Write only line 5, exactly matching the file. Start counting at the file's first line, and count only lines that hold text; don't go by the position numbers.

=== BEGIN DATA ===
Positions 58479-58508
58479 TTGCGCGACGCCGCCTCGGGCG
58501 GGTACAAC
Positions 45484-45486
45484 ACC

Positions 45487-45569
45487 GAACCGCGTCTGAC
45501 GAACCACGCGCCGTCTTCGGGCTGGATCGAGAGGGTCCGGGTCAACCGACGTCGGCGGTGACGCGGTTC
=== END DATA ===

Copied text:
45484 ACC